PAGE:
Yesterday morning, while browsing the free listings on craigslist, I saw an ad for free woodchips. I opened it and saw it was an ad for a website called ChipDrop where you can sign up to receive free woodchips from local tree service companies. As I read more about it, I saw that you can list any and all species you will not accept, choose whether or not you will accept logs in addition to chips, and that you are guaranteed to receive only one delivery per request (rather than coming home to discover 8 deliveries in your absence), and that the woodchips are guaranteed to be no more than 2 days old.
As you might know if you read the Project and Purchase Roundup posts, I have a 35’x35′ woodchip garden. So I signed up, requested a delivery, and less than 2 hours later had a beautiful pile of fresh Red Pine chips on my driveway. I was quite happy with the quality and delivery of the chips, and will definitely request another delivery in the future. If you have a need for woodchips, I recommend signing up.
But the real point of this post is that ChipDrop is great lesson for those of us trying to build a more virtuous society. ChipDrop provides a service that solves a number of problems. Let’s say that you are a gardener trying to get a free load of woodchips from a tree service. You call your local tree service, and they say they’d be happy to drop some off next time they do a job near you. But when is that? If there are a number of tree services in the general area, one of the others may be doing a job a mile from you, and you might never know it. ChipDrop allows you to show up on a live-updated map that all the tree services in the area can look at, allowing you to get a delivery right away–in my case, within 2 hours.
Now imagine you’re the arborist. No need to keep a list of people who wanted woodchips, or to try to call someone that has taken them in the past and see if they want more. Just pull up the map, and pick the closest place. If your working an hour away from home base, this can allow you to do a job, dump, and move right on to the next job, without wasting 2 hours driving back to home base to dump chips and then back out to where the job is. ChipDrop is a win for you.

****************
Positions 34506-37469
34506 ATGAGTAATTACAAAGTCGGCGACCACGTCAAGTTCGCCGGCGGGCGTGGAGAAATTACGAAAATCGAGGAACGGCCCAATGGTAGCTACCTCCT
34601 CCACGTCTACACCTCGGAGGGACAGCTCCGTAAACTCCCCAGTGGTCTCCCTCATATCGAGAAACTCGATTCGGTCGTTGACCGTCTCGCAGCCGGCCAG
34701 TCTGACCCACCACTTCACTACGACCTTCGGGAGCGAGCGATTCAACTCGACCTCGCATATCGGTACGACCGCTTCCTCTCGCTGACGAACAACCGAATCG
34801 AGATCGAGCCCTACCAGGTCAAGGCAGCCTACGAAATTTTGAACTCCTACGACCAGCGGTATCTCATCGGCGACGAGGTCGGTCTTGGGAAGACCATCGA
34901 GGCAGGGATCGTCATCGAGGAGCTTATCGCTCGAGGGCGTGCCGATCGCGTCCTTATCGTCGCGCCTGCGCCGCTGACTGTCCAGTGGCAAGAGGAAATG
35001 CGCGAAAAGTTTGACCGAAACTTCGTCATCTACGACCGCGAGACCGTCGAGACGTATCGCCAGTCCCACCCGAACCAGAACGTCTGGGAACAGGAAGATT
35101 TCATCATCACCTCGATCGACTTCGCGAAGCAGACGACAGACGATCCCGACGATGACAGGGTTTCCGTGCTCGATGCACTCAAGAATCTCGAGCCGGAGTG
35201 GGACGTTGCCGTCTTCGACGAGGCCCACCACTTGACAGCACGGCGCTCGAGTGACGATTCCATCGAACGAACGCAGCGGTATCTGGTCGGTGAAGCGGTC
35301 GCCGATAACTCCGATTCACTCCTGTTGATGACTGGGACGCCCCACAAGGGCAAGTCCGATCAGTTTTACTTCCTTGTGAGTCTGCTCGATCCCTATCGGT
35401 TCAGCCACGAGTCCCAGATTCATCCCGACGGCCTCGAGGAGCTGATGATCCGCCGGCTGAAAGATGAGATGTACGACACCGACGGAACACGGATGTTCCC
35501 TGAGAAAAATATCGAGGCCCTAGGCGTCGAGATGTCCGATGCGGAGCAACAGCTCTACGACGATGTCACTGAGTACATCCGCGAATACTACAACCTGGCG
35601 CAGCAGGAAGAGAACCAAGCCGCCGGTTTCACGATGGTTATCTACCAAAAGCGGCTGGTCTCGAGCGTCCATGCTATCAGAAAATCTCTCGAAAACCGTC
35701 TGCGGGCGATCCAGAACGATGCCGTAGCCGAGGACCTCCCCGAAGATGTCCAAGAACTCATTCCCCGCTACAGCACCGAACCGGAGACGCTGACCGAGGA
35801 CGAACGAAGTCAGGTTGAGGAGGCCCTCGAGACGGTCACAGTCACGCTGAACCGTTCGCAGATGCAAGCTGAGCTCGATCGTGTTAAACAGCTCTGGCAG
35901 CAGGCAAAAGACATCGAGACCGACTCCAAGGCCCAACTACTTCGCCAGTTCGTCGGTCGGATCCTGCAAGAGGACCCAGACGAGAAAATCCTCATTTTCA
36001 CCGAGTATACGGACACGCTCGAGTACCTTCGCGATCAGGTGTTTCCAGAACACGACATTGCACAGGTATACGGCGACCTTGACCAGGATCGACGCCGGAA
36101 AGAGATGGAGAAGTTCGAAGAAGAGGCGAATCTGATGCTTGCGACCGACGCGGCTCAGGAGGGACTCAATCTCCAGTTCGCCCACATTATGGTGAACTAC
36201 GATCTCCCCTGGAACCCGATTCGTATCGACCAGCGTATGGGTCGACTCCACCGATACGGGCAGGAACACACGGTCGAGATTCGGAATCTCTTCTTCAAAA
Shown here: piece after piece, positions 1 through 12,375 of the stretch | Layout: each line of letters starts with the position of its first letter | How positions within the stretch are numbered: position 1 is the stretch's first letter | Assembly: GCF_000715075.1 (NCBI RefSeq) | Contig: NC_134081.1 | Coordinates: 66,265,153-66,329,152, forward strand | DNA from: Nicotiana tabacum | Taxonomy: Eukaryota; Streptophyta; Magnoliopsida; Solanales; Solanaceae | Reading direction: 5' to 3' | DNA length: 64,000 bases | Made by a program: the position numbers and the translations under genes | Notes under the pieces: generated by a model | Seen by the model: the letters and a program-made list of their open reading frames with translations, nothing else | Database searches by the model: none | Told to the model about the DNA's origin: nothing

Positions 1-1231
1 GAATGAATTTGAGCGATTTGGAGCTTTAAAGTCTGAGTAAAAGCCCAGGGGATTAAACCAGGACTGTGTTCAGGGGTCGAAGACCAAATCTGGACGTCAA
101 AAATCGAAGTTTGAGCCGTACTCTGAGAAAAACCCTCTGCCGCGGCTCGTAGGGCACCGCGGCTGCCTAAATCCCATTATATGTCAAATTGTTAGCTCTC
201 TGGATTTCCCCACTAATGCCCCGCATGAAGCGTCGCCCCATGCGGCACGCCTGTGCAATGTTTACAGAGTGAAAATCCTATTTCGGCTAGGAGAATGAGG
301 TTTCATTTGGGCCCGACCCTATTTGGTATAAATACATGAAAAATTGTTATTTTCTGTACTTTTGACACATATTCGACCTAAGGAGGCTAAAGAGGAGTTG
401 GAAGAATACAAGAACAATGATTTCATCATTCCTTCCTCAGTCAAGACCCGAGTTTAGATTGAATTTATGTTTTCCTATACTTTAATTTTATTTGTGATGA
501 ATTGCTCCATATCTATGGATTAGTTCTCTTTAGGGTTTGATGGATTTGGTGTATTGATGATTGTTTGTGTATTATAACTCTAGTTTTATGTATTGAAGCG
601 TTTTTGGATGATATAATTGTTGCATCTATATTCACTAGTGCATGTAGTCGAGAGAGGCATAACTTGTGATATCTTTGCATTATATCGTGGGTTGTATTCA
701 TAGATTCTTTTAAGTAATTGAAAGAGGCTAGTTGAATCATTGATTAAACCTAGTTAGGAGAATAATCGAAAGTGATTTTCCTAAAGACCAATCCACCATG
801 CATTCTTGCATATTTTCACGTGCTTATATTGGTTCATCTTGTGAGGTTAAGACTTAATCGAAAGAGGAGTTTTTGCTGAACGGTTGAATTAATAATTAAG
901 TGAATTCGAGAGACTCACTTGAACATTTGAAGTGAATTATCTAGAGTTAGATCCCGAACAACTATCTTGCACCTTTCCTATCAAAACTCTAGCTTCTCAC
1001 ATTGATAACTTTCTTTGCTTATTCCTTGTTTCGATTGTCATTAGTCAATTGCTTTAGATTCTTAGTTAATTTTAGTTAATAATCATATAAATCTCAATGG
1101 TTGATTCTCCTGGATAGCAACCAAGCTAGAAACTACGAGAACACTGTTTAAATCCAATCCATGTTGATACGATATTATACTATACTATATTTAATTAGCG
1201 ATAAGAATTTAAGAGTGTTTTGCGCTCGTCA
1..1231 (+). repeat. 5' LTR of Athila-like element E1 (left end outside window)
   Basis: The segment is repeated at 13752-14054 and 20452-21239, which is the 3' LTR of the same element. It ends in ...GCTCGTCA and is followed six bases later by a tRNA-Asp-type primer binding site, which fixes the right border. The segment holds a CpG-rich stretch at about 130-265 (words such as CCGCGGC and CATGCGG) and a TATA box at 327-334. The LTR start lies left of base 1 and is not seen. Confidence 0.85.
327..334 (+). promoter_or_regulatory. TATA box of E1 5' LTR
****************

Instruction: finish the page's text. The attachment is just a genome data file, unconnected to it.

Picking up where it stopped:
Here’s how ChipDrop makes its money: It charges the arborist $20 to dump his woodchips that he needs to get rid of in the yard of a person that wants them. That’s not a bad price for the arborist. But it gets better. You, as the person wanting to receive the chips, can choose to pay a multiple of $20, up to $80, for a load of chips. If you pay $20 for a load, that covers ChipDrop’s fee–there is no cost to the arborist to drop his chips in your yard. If you pay a larger amount, the balance you pay over $20 becomes a credit in the arborist’s account. So if you pay $60 for a load of woodchips, the arborist not only dumps that load for free, but also the next 2 loads–even though the people receiving the next two loads don’t pay a dime for them. This way of allowing either side of the transaction to pay for the brokerage and mapping service ensures that all parties reliably receive a good value in the exchange.
Finally, look at who this service helps. It helps gardeners and arborists. Both of these activities are virtuous by nature. They both involve physical labor, and are both heavily involved in the physical and natural world. They both put people in a position to contemplate the works of the Creator, and to appreciate His designs. They both attract the kind of people that are vital to any attempt to build a virtuous society.
ChipDrop will do more to improve this world and advance good ends than any protest ever will. We must look for more opportunities to create services like ChipDrop.